‘Progress’ between US and Turkey on visa crisis: State Dept

‘Progress’ between US and Turkey on visa crisis: State Dept

‘Progress’ between US and Turkey on visa crisis: State Dept

The United States and Turkey made “substantial progress” during talks to resolve an ongoing visa row, but Washington continues to protest over the arrests of Turkish employees from its diplomatic missions, the State Department said on Oct. 19.

An American delegation that traveled to Turkey and was led by senior State Department official Jonathan Cohen “made substantial progress,” spokeswoman Heather Nauert told reporters in Washington.

Nauert added that the United States “will remain engaged” in order to “address the relevant issues with a view to restore a normal visa procedures swiftly.” Already-strained relations between the NATO allies deteriorated further early this month after a court formally charged an Istanbul mission staffer with espionage and seeking to overthrow the Turkish government.

In reaction to the employee’s arrest, the U.S. ambassador on Oct. 8 announced the suspension of all visa services in Turkey, except immigrant visas. Ankara responded with similar measures.

According to Washington, two of its Turkish diplomatic mission staff were arrested this year, while a third was summoned by prosecutors.

“The government of Turkey has still not provided us the evidence,” Nauert said on Oct. 19, referring to the accusations of “terrorist-tied activity” against the employees.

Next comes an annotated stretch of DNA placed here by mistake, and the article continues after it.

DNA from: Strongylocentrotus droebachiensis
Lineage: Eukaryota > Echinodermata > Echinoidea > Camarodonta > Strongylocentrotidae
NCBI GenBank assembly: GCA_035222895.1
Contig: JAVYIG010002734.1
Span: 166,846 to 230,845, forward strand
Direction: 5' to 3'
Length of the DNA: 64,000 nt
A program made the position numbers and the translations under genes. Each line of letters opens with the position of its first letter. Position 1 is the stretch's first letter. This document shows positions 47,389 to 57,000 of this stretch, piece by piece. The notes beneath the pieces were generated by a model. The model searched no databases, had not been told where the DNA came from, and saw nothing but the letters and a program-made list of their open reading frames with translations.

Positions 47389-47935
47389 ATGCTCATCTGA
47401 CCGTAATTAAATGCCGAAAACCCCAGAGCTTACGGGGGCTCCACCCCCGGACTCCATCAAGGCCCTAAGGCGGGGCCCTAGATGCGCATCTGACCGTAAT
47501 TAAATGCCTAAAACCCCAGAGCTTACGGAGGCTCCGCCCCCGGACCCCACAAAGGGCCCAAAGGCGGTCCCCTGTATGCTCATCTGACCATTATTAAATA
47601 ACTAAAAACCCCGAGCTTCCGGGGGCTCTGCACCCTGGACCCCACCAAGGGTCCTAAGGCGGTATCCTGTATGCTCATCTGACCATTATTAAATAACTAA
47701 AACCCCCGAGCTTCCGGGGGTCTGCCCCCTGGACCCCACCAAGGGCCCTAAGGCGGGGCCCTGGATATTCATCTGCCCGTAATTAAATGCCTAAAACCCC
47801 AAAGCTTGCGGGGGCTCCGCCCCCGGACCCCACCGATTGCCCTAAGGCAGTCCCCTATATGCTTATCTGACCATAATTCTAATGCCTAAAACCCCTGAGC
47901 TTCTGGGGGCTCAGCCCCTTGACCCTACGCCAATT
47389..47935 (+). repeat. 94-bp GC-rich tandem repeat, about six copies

“If they have evidence, by all means do provide it,” she added.

The row was sparked on Oct. 8, when the U.S. Embassy in Ankara announced the suspension of non-immigrant visa services for Turkish nationals, following the arrest of a local employee at the U.S. Consulate in Istanbul, prompting a tit-for-tat response from Ankara.

U.S. consulate employee Metin Topuz was arrested over alleged ties to the Gülen network, widely believed to have been behind last year’s failed coup attempt.

Despite statements from the State Department that the decision was taken in coordination with Washington, Turkish President Recep Tayyip Erdoğan said once again that outgoing U.S. Ambassador John Bass was to blame for the visa row.

“Who said this? The ambassador in Ankara. Who is this ambassador?” he said at the closing session of the TRT World Forum in Istanbul.

“If he [the ambassador] can just say ‘we have suspended visas’ in one paragraph on behalf of the great U.S., then I will have to reconsider the strategic partnership,” Erdoğan said.

He also noted that U.S.-based Fethullah Gülen, an ally turned nemesis of the government, “controls its network in 170 countries from 400,000 square meters of land in Pennsylvania.”

“Of course, this man is just symbolic. The main administrators [of the network] are other people ... He has neither the talent to administer such a network nor the power,” he said.

On the question of the arrest of Topuz, Erdoğan said Turkey “will do whatever is necessary as a democratic state under the rule of law.”